When you are looking for a new horse, it is quite possible that you will come across a horse that wind sucks or cribs. Any honest vendor will advertise this fact and that leaves you with the question should I buy a wind sucker. Many people will automatically say no whether that is because they have a had a bad experience or they just don’t have the time for the extra care and attention a wind sucker may require, and that’s perfectly fine, but many may consider taking on a horse with this habit. It may be the perfect horse for you in every other aspect so is it worth the risk?
There are a few things you should probably ask yourself before making the decision. How bad is the horses’ habit- do they constantly suck, or is it only under stressful conditions. Has it started to affect them physically? And can I manage the condition successfully?
Wind sucking can result in some of the following issues.
- Dental issues – uneven wear on the front incisors and if the horse is older and has been sucking for quite a while, they might find it hard to graze if the wear is severe.
- Neck muscles – due to the constant sucking motion the muscles in the neck can become tense and enlarged.
- Weight loss – doesn’t affect every horse, especially if they aren’t bad wind suckers, however as they spend more time sucking, they spend less time eating and this can lead to loss of condition/weight.
- Ulcers- due to reduced food intake they can develop ulcers, especially if they are stabled and on a high-grain diet.
It may help to know what can cause a horse to wind suck before making any decisions.
- Learned habit.
- Long periods of being stabled.
- Diet – high grain diet, or no constant access to hay or ability to graze.
When taking on a wind sucker you may also want to consider where you are keeping your horse. They are probably better suited to be out on pasture to reduce boredom and stress, however if you agist your horse that may be harder and many agistment places don’t take on horses that wind suck. A paddock companion is a great idea, it reduces stress and lessens horses’ boredom. However many believe that wind-sucking can be a learned habit, though not proven it is something to consider. In an ideal situation where horses can be out in a large paddock together constantly grazing, another horse learning the habit is less likely to occur.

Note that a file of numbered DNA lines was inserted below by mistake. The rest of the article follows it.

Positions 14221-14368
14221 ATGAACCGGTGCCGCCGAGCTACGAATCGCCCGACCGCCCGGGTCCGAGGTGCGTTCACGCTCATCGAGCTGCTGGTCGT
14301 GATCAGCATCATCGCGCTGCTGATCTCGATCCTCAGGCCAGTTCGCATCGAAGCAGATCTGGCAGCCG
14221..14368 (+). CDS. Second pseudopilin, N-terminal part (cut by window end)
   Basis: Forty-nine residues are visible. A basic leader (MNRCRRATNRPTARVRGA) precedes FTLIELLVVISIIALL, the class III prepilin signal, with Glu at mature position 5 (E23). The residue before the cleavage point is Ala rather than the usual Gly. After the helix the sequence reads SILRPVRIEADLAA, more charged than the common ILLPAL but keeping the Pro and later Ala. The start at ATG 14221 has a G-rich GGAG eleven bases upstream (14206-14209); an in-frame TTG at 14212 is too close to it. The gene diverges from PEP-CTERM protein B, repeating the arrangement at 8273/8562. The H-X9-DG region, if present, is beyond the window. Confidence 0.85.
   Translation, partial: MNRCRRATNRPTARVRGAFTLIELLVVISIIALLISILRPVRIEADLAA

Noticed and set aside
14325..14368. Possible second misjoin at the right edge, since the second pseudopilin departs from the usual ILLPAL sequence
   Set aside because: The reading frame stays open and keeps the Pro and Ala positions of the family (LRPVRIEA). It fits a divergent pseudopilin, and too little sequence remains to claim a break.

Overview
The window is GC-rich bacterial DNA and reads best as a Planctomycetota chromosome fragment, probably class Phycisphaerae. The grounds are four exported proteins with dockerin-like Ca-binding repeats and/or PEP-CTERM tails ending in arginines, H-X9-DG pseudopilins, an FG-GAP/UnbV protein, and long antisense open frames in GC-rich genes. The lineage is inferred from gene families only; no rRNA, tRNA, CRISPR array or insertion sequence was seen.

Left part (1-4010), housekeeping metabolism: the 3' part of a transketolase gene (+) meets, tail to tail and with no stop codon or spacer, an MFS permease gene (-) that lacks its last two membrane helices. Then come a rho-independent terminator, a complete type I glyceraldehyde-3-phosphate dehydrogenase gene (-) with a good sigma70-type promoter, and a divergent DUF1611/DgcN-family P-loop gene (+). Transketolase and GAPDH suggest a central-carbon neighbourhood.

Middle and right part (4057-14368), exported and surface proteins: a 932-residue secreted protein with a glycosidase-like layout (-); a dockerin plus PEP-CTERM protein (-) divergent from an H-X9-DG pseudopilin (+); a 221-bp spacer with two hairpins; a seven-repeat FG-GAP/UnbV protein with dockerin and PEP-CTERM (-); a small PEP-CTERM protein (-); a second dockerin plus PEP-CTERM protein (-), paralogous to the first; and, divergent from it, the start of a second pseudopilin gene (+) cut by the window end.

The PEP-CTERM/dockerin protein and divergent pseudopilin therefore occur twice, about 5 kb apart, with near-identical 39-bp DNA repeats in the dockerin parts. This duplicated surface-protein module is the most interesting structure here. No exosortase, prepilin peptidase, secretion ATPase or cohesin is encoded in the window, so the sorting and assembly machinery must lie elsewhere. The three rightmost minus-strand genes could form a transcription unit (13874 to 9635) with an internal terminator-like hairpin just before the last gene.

Below are some ways to help try and prevent a horse from wind-sucking and manage the habit successfully.
- Wind-sucking collars.
- Electrifying your paddock can help, reduce what your horse can crib on such as fence posts.
- Keeping feeders and waters on the ground rather than up on fences so they can’t get their teeth on them as easily.
- Remove any other objects in the paddock they may be able to reach easily with their teeth.
- Stop crib pastes/paints.
- Less confinement in a small yard or stable to reduce boredom and stress.
- Constant access to hay forage
Many horses with this habit can be easily managed and things such as weight loss and tooth wear aren’t a problem. The biggest issue may be that it can be annoying, more for you than the horse! However, if that doesn’t worry you, you have the facilities to look after the horse, and it is the perfect fit for you, it is probably worth considering. There are many beautiful horses out there with this being their only vice. However, if you feel it’s too much to take on, don’t have a suitable place to be able to keep a horse like this, and it has started to affect them in a physical way, then maybe you should look elsewhere. It is purely a personal decision, and everyone’s needs and wants are different.
Written by Selena P.